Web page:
The Belsey family defines itself as liberal and atheist, and Howard in particular is furious when his son Jerome, lately a born-again Christian, goes to work as a summer intern with the ultra-conservative Christian Kipps family. After a brief and badly ending relationship with Victoria, Jerome returns home. However, the families are again brought closer nine months later when the Kipps family move to Wellington, and Monty begins work at the university. Meanwhile, the Belsey family is dealing with the fallout of Howard's affair with colleague and family friend Claire.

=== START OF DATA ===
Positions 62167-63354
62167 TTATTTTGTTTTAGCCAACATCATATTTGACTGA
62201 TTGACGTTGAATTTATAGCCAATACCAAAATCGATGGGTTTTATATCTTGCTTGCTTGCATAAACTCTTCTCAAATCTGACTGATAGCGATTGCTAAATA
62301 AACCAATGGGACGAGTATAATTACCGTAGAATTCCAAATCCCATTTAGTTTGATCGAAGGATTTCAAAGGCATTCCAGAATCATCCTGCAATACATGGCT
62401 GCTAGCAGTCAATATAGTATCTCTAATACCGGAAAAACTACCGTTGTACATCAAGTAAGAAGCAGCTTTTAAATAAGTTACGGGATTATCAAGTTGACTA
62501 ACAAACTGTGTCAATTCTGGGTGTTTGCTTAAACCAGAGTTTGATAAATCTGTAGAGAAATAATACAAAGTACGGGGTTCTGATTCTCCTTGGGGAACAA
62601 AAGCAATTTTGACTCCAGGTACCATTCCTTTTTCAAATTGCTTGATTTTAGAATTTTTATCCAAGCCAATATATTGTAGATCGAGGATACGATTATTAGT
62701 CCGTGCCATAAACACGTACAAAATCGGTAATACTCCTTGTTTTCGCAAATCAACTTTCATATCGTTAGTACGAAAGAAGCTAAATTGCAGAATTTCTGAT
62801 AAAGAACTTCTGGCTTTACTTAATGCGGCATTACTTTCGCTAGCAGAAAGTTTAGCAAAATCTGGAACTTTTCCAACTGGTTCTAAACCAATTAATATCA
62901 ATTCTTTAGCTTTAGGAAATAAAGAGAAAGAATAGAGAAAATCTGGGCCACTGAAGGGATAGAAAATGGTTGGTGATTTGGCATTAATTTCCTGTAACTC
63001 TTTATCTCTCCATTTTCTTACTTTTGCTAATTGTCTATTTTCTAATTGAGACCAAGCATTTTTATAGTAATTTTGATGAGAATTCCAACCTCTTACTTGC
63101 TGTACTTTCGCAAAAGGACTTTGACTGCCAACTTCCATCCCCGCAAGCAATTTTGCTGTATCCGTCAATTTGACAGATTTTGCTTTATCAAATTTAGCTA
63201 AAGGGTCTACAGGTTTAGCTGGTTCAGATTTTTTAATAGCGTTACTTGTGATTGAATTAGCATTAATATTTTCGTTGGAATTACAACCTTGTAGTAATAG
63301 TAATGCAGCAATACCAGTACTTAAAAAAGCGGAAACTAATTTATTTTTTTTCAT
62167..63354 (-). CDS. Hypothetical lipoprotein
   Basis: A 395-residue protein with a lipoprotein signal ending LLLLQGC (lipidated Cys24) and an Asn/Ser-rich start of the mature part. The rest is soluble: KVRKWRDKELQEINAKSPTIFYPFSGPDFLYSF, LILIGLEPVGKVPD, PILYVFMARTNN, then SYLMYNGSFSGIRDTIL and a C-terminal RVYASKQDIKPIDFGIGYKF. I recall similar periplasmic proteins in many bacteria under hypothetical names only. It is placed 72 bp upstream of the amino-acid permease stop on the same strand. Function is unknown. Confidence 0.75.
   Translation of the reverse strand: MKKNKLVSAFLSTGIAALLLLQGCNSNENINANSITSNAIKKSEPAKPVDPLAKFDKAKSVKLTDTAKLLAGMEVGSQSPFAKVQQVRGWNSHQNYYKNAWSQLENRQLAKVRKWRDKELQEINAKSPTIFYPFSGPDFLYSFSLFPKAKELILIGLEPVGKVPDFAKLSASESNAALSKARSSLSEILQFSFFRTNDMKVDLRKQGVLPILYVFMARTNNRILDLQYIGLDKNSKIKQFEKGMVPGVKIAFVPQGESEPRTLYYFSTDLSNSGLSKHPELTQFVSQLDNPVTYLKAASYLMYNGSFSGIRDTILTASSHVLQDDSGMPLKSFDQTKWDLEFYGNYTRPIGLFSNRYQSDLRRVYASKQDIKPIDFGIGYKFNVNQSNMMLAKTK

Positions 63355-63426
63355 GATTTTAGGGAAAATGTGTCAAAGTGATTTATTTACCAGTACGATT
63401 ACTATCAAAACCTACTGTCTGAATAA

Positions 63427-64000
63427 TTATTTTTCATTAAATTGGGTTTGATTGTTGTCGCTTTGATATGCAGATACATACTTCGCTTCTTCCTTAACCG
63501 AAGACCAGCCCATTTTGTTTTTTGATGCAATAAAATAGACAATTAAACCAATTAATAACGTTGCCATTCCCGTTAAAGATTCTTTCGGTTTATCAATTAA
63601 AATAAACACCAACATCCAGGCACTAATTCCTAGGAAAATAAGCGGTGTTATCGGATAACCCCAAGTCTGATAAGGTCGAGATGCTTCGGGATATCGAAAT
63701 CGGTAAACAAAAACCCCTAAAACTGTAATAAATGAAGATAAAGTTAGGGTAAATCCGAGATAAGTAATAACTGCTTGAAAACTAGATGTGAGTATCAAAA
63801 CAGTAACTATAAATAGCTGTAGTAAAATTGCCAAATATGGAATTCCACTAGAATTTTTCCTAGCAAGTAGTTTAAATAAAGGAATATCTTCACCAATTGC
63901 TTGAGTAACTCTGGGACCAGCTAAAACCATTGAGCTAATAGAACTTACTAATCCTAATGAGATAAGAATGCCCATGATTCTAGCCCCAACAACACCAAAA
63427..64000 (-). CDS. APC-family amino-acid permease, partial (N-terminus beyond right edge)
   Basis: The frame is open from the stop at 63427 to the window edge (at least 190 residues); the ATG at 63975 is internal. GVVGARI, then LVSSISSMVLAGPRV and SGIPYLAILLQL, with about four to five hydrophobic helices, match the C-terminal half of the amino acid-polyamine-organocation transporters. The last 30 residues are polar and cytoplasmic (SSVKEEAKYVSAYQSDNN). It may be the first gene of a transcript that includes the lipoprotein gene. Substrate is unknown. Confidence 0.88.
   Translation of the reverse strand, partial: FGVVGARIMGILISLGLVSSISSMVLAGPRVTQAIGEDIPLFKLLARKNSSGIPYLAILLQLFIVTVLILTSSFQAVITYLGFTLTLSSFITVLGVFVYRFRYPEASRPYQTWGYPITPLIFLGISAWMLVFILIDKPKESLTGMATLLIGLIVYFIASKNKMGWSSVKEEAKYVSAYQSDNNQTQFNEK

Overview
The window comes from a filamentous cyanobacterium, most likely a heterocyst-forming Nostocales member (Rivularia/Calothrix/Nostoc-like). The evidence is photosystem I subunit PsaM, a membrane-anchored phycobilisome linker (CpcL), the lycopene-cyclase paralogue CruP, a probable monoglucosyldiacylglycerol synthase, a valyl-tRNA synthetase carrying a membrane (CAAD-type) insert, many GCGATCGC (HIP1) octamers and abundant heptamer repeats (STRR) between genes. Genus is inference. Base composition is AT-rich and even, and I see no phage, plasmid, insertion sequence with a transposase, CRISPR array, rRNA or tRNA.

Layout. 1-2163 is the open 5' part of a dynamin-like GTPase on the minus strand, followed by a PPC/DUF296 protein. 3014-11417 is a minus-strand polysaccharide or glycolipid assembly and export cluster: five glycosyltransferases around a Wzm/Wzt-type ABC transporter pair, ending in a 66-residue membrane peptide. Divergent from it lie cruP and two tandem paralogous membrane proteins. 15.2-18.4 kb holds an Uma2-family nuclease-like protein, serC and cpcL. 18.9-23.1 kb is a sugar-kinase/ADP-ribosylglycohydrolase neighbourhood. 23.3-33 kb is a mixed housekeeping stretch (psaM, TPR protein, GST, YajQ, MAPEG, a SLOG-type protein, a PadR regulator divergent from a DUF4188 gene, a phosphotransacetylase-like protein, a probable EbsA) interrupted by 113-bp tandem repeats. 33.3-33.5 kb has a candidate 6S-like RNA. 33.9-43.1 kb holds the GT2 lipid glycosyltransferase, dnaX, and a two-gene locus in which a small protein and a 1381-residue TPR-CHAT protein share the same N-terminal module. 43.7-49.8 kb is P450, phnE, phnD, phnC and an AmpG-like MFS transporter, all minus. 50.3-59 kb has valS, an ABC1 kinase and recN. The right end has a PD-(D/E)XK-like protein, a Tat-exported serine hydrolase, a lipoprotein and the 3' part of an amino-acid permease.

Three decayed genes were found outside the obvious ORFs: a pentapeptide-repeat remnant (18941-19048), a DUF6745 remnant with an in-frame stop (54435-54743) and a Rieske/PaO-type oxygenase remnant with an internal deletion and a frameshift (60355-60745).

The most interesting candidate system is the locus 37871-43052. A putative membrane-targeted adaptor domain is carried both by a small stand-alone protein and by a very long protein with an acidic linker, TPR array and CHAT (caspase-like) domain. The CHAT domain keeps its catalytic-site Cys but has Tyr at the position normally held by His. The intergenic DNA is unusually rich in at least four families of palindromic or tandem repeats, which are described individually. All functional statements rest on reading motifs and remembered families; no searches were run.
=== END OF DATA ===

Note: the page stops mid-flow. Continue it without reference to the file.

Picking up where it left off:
Carlene and Kiki become friends despite the tensions between their families. The women bond over Maitresse Erzulie, a painting by Haitian Hector Hyppolite in Carlene's library. Carlene tells Kiki that she purchased the painting in Haiti prior to meeting Monty. The women see each other twice more before Carlene dies of cancer, having kept her illness from her family. The Belseys attend Carlene's funeral in London, where Howard has sex with Victoria, now his student and with whom he had an ongoing flirtation. While reviewing Carlene's will, the Kipps family discover that Carlene intended Maitresse Erzulie be left to Kiki. Believing Carlene to have been of unsound mind, Monty instead hangs the painting in his university office.